The dance troupes that will descend upon Tucson in the next week cross a dizzying array of borders.
Aeros not only hops the fence between art and athletics; the entertainment spectacle is the handiwork of several sovereign nations. A gymnastics team from Romania performs the dance moves of three leading choreographers from America in an extravaganza conceived in Italy. The show will go on Friday and Saturday at Centennial Hall to the live music of TTG Music Lab.
Riverdance, the acclaimed Irish troupe making its second Tucson visit in as many seasons, likewise blurs boundaries. Its dancers elide traditional folk dance with Broadway glitz, and its choreographers go beyond Emerald Isle step-dancing. Their concert puts the stiff-bodied, foot-stomping Irish step dance in context by showing off such international variants as African-American tap, Russian trepak and Spanish flamenco. Singers and musicians also perform live for the eight shows that begin Tuesday in Centennial Hall.
Edel Ryan, dance captain for the Riverdancers touring the U.S. (another troupe is on Broadway and still another is touring abroad), hails from Galway in the west of Ireland. She herself dances in the shows and "keep(s) a good eye on the lineup," she reported last week by telephone from Los Angeles, where the company has a three-week gig. "Every three weeks we get together and polish up." Michael Flatley, who has left Riverdance to found Lord of the Dance, gets credit as choreographer, along with Moya Doherty and Bill Whelan.
Like most of the troupe's dazzling dancers, Ryan came up the old-fashioned Irish way, training with dance masters and step-dancing in national competitions. In Ireland, competitions in traditional arts from stepping to fiddling command the kind of attention Final Four tournaments get in the U.S.
"I started dancing at 4," she said. "I danced all my life in competitions ... . You have to have done competition dance and have that experience to succeed in Riverdance." But performing for appreciative audiences instead of hard-nosed judges "is much more enjoyable, much more relaxed. We work with the audience. We just love it."
If Riverdance strikes some Irish purists as a commercial corruption of folk tradition, its international success has created new career opportunities for legions of Irish folk dancers. Ryan herself, now age 25, said that by this time, without Riverdance, she would likely have gone into teaching, opening up her own dance studio back home.
"So many Irish dancers had not much of an outlet," she explained. "Now you can make money doing what you love. More young dancers look toward Riverdance as a place to dance."
Now moving into her fourth year with the company, Ryan danced in Tucson with the company last season as well. She's got a flock of aunts and uncles in Boston to keep her from getting homesick, she said, and she gets home to Galway in the summers and at Christmas. This December she was delighted to find that, as Joyce once wrote, "snow was general all over Ireland." But she has no plans to go home permanently to Ireland anytime soon.
"I still really enjoy Riverdance," she said. "I'll be here a little while. We're young and doing what we love." And then in her Irish lilt she added: "We'll be in Tucson soon enough."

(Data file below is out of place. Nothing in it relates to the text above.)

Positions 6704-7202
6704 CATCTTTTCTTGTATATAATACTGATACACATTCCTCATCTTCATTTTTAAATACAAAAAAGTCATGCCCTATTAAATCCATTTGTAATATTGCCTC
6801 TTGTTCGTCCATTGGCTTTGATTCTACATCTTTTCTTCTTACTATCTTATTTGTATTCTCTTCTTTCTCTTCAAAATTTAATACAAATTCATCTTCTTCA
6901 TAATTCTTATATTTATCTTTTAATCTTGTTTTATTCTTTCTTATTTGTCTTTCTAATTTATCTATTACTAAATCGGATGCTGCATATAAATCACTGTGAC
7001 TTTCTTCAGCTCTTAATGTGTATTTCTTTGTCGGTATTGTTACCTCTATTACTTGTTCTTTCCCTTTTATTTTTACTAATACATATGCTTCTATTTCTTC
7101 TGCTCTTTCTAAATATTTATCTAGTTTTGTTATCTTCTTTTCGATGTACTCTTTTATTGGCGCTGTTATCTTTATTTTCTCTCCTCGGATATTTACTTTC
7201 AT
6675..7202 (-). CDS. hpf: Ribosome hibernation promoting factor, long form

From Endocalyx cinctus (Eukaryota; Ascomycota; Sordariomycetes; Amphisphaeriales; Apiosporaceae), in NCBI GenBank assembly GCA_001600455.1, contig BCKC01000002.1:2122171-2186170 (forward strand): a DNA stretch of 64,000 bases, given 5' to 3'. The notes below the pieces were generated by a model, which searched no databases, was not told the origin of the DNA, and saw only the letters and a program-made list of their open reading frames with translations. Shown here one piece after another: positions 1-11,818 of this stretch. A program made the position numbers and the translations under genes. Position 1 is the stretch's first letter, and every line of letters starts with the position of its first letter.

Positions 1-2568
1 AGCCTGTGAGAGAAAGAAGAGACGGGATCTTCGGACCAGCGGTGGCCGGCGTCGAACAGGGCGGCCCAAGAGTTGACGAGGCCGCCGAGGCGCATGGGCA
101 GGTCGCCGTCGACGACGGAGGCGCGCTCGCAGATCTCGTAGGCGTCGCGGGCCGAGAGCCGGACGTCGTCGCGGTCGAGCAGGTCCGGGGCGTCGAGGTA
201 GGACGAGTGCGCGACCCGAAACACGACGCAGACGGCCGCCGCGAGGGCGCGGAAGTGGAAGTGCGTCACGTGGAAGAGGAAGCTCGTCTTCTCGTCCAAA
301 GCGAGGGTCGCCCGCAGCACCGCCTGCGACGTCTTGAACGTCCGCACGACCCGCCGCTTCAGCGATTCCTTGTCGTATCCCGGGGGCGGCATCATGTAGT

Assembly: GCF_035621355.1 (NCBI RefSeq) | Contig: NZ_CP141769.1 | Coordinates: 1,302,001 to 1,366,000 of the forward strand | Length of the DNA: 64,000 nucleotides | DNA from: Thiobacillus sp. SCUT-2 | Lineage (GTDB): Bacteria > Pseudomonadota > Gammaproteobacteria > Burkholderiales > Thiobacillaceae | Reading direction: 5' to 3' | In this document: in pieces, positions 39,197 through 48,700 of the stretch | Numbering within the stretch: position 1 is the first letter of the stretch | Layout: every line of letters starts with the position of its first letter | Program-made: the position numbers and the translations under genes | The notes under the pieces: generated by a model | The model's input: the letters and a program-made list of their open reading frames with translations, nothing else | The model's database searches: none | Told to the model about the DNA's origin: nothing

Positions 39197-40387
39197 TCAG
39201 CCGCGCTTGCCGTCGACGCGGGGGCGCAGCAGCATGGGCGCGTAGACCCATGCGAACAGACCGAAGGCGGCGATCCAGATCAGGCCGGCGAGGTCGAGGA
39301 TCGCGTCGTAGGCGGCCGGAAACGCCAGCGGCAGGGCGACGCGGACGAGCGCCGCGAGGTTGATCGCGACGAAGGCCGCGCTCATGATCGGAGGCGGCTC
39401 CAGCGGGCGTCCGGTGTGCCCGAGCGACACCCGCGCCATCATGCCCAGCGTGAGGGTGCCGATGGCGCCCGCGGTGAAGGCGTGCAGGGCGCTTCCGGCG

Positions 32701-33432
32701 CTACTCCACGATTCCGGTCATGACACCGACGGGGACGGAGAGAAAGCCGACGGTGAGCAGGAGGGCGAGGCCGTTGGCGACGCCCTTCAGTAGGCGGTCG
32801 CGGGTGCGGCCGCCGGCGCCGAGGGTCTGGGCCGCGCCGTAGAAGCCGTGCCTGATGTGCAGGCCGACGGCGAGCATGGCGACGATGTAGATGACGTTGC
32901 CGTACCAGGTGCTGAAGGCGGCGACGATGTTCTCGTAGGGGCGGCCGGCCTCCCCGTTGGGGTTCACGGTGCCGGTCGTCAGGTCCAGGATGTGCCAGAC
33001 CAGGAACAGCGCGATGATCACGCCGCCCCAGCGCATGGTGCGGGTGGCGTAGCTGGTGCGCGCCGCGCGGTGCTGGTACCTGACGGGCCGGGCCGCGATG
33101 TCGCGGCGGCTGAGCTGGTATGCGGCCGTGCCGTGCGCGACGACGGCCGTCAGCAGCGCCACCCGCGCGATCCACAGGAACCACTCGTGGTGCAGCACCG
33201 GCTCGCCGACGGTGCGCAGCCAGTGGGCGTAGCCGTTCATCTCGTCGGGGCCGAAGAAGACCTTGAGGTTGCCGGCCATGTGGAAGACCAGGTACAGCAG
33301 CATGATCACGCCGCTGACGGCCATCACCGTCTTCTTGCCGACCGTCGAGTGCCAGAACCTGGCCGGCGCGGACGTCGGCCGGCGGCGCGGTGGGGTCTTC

GYMNASTS MAY REGULARLY leap and twirl and cartwheel, but they don't precisely dance. Choreographers have dancers moving their bodies in all sorts of ways, from graceful to athletic, but they don't precisely have them doing sports. Aeros, an aerial celebration of choreography unbound, aims to change all that.
This unusual show brings together the world-class Romanian Gymnastic Team with three powerhouse choreographers of American modern dance: David Parsons, founder of the eponymous Parsons Dance Company and a former dancer with Paul Taylor; Moses Pendleton, a co-founder of Pilobolus, which wowed audiences in Tucson last weekend; and Daniel Ezralow, a Hollywood choreographer and director who once danced with Lar Lubovitch and Paul Taylor. He also co-created Momix and ISO Dance.
Added into this choreographic triple threat are the founders of Stomp, who lent directing expertise to Aeros.
The dance team came together at the invitation of an Italian producer who imagined pairing world-class gymnasts with top-notch dance choreographers. On a scouting expedition to Bucharest, the choreographers auditioned Romanian gymnasts and came up with a troupe of 15 athletes, none of them older than 26.
The gymnasts, who have not abandoned their usual athletic tourneys while touring with Aeros, won raves in Italy. One critic rhapsodized over the show's "challenge to the law of gravity and to physical dance." The American version of the show was developed in Florida, and it comes to Tucson only weeks after its American debut at UCLA in early January.
Aeros plays at 7:30 p.m. Thursday, February 1 at Centennial Hall and at 8 p.m. Friday, February 2. Tickets are $22 to $34, with discounts available for students, children and UA employees. Tickets are available at the box office at 621-3341 or at tickets.com.
Riverdance performs eight shows at Centennial Hall, from Tuesday, February 6 through Sunday, February 11. The concerts open at 7:30 p.m. Tuesday, and continue at 7:30 p.m. Wednesday and Thursday, at 8 p.m. Friday, at 2 and 8 p.m. Saturday, and at 2 and 7:30 p.m. Sunday. Tickets range from $40 to $56; no discounts are offered. Tickets are available at the box office at 621-3341 and at tickets.com.